Michael Croxton

Design. Mostly for people who use the internet. Product, web, app, or brand. Get in touch michael.croxton@gmail.com.


Lead UX Designer @
Vivint Smart Home

Leading design on new Vivint initiatives.

Adjunct Professor @ University of Utah

Working with Adobe to build one of the first digital product design programs in the country. Teaching digital product design.

Freelance Design, Consulting, and Creative Direction

Digital product design, branding, naming, and web design.

Spirit Friends
The New York Times
Rocket Radio


Lead Product Designer @ Big Cartel

Led design and UX. Running project teams. Worked cross-platform, from desktop to iOS and Android. I also got my hands dirty with marketing, internal projects, and other stuff.

Art Director @ Wondersauce

Led design, UX, strategy, and teams on a variety of projects. Built and developed client relationships.

Associate Design Director @
Big Spaceship

Led design and project teams. Worked closely with clients on several large accounts. Helped to shape internal branding. Worked in cross-functional teams. Led design intern program.



MFA @ School of Visual Arts

Studied in the Designer as Author/Entrepreneur program with Steven Heller, Lita Talarico, Stefan Sagmeister, Milton Glaser, Jennifer Kinon, Gail Anderson and more.

BFA @ University of Utah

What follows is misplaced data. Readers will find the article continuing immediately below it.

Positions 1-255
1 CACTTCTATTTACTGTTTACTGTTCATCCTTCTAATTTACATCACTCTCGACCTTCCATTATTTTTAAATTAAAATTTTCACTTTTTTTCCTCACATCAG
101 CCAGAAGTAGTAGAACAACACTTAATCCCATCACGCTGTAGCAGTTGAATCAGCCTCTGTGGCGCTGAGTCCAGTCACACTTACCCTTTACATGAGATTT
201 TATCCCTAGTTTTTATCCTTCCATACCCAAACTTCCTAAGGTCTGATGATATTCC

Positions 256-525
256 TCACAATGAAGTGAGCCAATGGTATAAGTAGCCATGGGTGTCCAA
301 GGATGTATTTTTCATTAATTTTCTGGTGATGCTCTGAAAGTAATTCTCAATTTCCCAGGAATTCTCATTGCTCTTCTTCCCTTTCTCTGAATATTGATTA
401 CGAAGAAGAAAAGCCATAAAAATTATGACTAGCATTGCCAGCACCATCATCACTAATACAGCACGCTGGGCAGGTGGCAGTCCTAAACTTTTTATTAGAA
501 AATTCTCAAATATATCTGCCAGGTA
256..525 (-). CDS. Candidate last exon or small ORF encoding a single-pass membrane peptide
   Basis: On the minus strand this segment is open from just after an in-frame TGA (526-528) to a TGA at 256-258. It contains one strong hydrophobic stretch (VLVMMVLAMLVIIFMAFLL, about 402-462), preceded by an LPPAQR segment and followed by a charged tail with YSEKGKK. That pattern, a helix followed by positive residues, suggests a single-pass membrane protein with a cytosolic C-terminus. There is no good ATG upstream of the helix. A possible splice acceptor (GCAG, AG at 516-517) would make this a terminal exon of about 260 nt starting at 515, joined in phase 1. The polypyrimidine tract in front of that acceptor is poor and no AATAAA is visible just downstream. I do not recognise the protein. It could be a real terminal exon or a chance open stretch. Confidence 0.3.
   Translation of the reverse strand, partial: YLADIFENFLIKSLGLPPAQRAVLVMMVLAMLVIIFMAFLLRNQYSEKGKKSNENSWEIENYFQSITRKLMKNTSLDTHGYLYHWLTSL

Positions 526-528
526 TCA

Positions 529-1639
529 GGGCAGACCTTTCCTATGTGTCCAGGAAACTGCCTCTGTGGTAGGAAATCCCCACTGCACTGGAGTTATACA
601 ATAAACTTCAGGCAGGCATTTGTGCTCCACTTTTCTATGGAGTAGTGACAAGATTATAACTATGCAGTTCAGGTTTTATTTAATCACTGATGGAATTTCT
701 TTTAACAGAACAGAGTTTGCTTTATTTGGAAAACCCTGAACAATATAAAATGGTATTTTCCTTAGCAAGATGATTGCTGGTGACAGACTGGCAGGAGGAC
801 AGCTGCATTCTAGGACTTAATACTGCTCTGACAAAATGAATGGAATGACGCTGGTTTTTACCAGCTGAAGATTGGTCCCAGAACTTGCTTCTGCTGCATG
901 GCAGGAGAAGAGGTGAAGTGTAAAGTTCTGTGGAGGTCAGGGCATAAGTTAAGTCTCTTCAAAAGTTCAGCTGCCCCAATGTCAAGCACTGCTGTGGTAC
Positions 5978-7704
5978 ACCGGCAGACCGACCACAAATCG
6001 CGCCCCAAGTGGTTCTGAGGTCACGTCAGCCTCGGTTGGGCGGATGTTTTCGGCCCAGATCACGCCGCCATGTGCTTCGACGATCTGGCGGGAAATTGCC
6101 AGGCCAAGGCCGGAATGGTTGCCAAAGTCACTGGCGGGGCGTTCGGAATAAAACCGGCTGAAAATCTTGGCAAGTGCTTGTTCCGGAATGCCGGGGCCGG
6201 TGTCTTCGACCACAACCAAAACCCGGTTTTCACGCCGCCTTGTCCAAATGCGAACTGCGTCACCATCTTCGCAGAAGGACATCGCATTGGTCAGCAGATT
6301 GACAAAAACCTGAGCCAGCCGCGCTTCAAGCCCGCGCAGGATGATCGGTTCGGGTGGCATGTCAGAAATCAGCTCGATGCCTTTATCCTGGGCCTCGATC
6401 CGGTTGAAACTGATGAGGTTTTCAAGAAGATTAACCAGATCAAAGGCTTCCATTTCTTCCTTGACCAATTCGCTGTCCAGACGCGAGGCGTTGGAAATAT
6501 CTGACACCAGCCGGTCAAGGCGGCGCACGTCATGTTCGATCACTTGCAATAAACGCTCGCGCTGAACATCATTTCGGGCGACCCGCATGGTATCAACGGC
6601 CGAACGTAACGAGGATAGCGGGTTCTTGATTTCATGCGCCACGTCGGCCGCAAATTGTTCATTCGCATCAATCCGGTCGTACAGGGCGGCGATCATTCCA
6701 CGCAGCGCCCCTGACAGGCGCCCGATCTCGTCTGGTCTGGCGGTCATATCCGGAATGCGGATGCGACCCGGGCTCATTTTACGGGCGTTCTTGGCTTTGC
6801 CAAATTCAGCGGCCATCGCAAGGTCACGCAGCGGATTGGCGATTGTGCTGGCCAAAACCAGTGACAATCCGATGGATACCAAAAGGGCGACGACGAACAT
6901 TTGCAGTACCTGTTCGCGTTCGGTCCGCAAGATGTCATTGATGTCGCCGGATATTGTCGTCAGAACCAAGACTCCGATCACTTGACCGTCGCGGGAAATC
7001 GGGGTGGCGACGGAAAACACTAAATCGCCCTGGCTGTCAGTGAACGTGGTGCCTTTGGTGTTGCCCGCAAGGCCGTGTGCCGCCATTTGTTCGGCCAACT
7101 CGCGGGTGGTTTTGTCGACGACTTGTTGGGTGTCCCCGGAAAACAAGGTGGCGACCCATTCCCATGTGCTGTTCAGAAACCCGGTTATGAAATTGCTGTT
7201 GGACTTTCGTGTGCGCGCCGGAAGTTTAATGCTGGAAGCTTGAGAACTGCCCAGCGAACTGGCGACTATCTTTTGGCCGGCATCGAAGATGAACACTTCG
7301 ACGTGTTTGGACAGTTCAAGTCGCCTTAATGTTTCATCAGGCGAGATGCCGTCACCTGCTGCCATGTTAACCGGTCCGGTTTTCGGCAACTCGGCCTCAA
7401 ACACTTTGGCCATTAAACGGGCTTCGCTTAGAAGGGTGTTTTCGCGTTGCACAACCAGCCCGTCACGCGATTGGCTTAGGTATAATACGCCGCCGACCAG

Studied graphic design with Ray Morales, Carol Sogard, David Wolske and others.



iOS / UX / UI
Built by: Anthony Colangelo

The Checkout feature of the Big Cartel app let's you sell in-person, at events, festivals, or anywhere else you find yourself. It'd been awhile since it'd had an update and was starting to show some cracks. Using customer feedback and data we were able to build some that felt more lightweight and was optimized for the phone.

    Fig. 1  Checkout for iOS. Optimized for small screens, speed, and accuracy. 


    We  startedd with a series of interviews with shop owners. These ranged from people who used the Checkout feature regularly, to those who had tried it, didn't like it, and were using another app (Square for the majority). A few points came up up consistently in every conversation:

    1. Speed was the most important factor. At an event, when you have a line of people, you don't want to loose a sale. So being able to move quickly and efficiently was key.
    2. The average order tended to be small. Typically 1-2 items. This was confirmed later with data. We found that more than 50% of in-person orders were for a single item, and that around 0.1% were for more than 4.
    3. Checkout needed to feel separate from the rest of the app, which is focused on managing your online shop.
    4. More often than not they were using a phone to handle sales. Unlinke a brick and mortar where a more permanent setup is possible, with registers or iPads running square, at an event you rely on your own cell service and have a smaller space to work with.